Wednesday, March 3, 2010

Film Review: ZERO EFFECT (1998, Jake Kasdan)

Stars: 4 of 5.
Running Time: 116 minutes.
Notable Cast or Crew: Bill Pullman, Ben Stiller, Ryan O' Neal, Kim Dickens.
Tag-line: "The world's most private detective."
Best one-liner: "I don't think he's ever kissed a girl. He's like thirty-something years old."

"There aren't evil guys and innocent guys. It's just... It's just... It's just a bunch of GUYS." ZERO EFFECT is a sharp, rapid-fire, late 90's reimagining of Sherlock Holmes as 'Daryl Zero,' a Tab-swiggin', atrocious acoustic guitar-playin', occasionally agoraphobic, and exceptionally needy bundle of nerves aptly portrayed by Bill Pullman.

His Watson is an incredibly put-upon Ben Stiller (before he became a mere Hollywood finger puppet), who, by virtue of his sidekick-y duties, must respond to Zero's every excruciating beck and call.

The bulk of the story is culled straight from the Sir Arthur Conan Doyle (in particular, the story "A Scandal in Bohemia"), right on down to Holmes' monographs for future generations, the strung-out multi-day benders, and an 'Irene Adler'-style feminine foil ("THE Woman"). Unfortunately, much like MILLER'S CROSSING (the Coens' masterful Dashiell Hammett facsimile), no credit is given to the source material. ...Are you serious?!

Regardless, this is a well-spun tale: intricate, well-acted, and consistently compelling. The mystery's supporting players include a pompous, frazzled tycoon played by Ryan O'Neal:
and a personable but inscrutable medic portrayed by the underrated Kim Dickens (Joanie on DEADWOOD, Cassidy on LOST). Beginning with simple blackmail, a set of missing keys, and the realization that "You can't buy silence- you can only rent it," the threads mingle and interweave with one another, and by the time we reach the denouement, the whole has succeeded in being greater than its parts, which, in the detective genre, is really all you can ask for.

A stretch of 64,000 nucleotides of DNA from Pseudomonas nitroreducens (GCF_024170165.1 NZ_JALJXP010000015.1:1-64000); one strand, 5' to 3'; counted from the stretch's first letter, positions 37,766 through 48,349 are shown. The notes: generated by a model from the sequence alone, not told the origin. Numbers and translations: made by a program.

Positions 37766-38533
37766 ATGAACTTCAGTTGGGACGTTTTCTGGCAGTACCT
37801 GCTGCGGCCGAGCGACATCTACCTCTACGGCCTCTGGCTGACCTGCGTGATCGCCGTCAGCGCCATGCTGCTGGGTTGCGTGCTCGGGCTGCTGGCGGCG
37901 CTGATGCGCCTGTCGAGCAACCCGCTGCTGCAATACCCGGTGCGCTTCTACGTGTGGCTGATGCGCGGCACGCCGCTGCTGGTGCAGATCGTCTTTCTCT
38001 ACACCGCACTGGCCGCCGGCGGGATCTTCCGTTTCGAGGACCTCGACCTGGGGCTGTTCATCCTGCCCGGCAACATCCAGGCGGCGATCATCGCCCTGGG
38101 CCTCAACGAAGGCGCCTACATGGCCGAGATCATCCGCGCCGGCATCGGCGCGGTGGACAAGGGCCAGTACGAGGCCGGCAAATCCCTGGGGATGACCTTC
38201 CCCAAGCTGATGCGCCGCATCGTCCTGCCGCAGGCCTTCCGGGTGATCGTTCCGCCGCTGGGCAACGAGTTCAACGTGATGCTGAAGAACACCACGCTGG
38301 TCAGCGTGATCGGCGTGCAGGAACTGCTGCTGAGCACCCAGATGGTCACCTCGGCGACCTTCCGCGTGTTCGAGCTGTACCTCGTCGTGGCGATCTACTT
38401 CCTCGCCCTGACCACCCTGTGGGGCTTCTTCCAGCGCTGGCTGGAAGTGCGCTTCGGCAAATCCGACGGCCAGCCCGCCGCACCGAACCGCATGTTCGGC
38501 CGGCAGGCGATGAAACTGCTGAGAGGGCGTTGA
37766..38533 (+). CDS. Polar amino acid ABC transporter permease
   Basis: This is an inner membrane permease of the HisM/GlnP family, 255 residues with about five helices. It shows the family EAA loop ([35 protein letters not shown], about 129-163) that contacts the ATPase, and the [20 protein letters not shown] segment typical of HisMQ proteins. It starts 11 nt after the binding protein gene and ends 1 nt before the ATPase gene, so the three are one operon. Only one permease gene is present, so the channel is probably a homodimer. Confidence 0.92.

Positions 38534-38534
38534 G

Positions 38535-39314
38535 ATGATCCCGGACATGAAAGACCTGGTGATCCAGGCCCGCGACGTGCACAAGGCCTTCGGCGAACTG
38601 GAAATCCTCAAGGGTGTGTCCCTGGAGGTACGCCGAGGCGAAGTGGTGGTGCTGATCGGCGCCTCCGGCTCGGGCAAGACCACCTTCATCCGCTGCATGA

An auspicious debut for writer/director Jake Kasdan (son of Lawrence), who would go on to both outdo (THE TV SET) and embarrass (WALK HARD) himself. Four stars. (Note: later revisited- by Kasdan- as a failed TV pilot, starring Alan Cumming in the Daryl Zero role.)

-Sean Gill

4 comments:

J.D. said...

I would kill to see that failed TV pilot.

Love this film! This is probably Bill Pullman's best performance to date as he pulls out all the stops playing a private eye that mixes Sherlock Holmes with Fletch.

There are some truly memorable lines in this film, too: "I always say that the essence of my work relies fundamentally on two basic principles: objectivity and observation, or "the two obs" as I call them." Great stuff.

This is one of those films that I pull out and watch every so often and it makes me wonder what the hell happened to Ben Stiller? He showed so much promise only to piss it all away (for the most part).

It's a shame that ZERO EFFECT was a commercial dud as it really deserves multiple sequels.

Sean Gill said...

Yeah, it's unfortunate that the pilot is unavailable- clearly the role is Pullman's through and through, but I'm sure that Cumming would come up with something masterful and unexpected.

The erosion of Stiller's credibility is unfortunate. Being a big Baumbach fan (mostly of his early stuff, though), I'll be interested to see what he brings to the table in GREENBERG, but I'm not really holding my breath.

J.D. said...

I've heard good things about GREENBERG and it has Jennifer Jason Leigh in it so there's that. I still think one of Stiller's best films is PERMANENT MIDNIGHT. Man, he was good in that one.

Sean Gill said...

Yeah, I'll definitely still check out GREENBERG. And PERMANENT MIDNIGHT is the sort of film that makes his involvement in something like NIGHT AT THE MUSEUM 2 seem even more blasphemous.